Source HGTV

Shauna Quick
Exit Realty Success

Wednesday, December 2, 2015

Declutter Your Home In Six Easy Steps

Does your home look like a storage locker or a pack rat's dream? If so, it's time to purge, declutter and refresh. It may sound daunting, but it doesn't have to be! Here are some quick, effective ways to declutter your home without feeling overwhelmed:

1. Set time aside. If you don't plan for decluttering, you'll probably keep putting it off. So, make yourself do it, whether you spend the entire weekend, one evening a week or just a few minutes or a few hours a day. If you're not sure how or where to start, a home organizer can help you create a game plan.
2. Make a list. A list will help you get organized, whether it's your entire living space that needs work or just one particular area. Creating a list of what needs decluttering will also help keep you motivated from start to finish.
3. Start in one spot. Never attempt to declutter all areas at once. Start in one room - or a specific area of one room - and work your way out from there, understanding that it may take a few hours to get it done. Some areas commonly in need of a good declutter include:

  • Counters: Get rid of any old appliances, decorative pieces and utensils you don't need or use.
  • Shelving: Remove old books, trinkets and toys -- anything that's just sitting there gathering dust.
  • Closets: Gather the clothes, shoes and accessories you never wear. Donate the items that are in good shape and toss or make rags out of the rest. Invest in closet organizers for what's left in your closet to ensure everything stays in its proper place.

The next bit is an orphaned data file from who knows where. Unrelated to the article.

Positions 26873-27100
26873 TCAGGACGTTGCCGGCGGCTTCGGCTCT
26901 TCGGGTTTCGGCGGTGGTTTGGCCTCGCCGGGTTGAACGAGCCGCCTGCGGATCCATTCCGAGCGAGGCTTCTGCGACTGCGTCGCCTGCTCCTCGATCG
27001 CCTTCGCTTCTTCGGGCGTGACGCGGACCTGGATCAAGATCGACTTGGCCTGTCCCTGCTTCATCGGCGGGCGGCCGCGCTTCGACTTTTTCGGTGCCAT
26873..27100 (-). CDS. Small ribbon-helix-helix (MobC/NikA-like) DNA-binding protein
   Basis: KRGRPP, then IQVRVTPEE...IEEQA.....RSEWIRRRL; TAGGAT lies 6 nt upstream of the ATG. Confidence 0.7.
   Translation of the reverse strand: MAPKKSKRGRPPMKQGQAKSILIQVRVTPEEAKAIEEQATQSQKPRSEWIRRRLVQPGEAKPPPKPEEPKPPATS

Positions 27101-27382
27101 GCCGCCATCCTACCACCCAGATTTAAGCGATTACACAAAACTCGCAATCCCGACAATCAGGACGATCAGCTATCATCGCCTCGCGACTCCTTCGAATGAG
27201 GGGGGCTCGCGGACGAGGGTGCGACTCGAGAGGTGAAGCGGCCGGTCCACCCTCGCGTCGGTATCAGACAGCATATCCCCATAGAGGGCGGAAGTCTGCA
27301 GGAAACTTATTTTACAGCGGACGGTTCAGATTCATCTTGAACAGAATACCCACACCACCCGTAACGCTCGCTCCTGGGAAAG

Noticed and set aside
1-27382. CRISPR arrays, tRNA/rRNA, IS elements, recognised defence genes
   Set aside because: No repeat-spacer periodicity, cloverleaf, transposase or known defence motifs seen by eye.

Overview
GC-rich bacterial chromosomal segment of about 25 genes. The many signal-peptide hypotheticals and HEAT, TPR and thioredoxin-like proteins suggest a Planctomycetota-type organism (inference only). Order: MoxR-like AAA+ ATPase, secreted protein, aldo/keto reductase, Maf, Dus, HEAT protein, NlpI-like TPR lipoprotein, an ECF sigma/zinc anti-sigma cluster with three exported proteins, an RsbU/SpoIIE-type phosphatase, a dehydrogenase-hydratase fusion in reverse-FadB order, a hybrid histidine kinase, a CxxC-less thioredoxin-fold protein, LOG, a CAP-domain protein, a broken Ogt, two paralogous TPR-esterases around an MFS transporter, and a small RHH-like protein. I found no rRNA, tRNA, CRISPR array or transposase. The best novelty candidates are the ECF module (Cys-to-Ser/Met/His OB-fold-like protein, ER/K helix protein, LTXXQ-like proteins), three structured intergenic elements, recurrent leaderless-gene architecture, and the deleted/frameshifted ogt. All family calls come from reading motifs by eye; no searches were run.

• Cabinets: Go through your kitchen or bathroom cabinets and remove everything that's been "stuck in the back" or is otherwise cluttering the space. Old dishes, dishtowels and other items can go to secondhand stores or the trash.
  • Drawers: If you have a junk drawer, dump it out on your bed. Then go through it and remove everything but the essentials. When you go to put the drawer back, organize what's left for easier access and retrieval.

4.Take it one trash bag at a time. You don't have to keep a box of trash bags on hand when you start decluttering. Just start with one and see how long it takes you to fill the bag. You might be surprised at how much trash and clothing you'll come up with. If you can't fit all of the secondhand store bags in your car, call one of the many donation groups that will pick the bags up from your home.
5. Give away slowly. If you feel that decluttering your space and giving things away will emotionally drain you, space out the process. Once you've rid the house of the absolute non-essentials - trash, junk, waste, broken toys and shoes, etc. - then it's down to those items you hold onto for personal, emotional reasons.
6.Work your way up to it one piece at a time. You might be surprised at how good it feels to give!
Designate a routine moving forward. Put a process in place to keep future clutter at bay, and include everyone in the house in that process. Kids should know where their clothes and toys go, and everyone may need to have a dedicated place for shoes and other items near the entryway. Developing a habit for where items go will help you keep your home better organized.

Source Sharper Agent

Shauna Quick
Exit Realty Success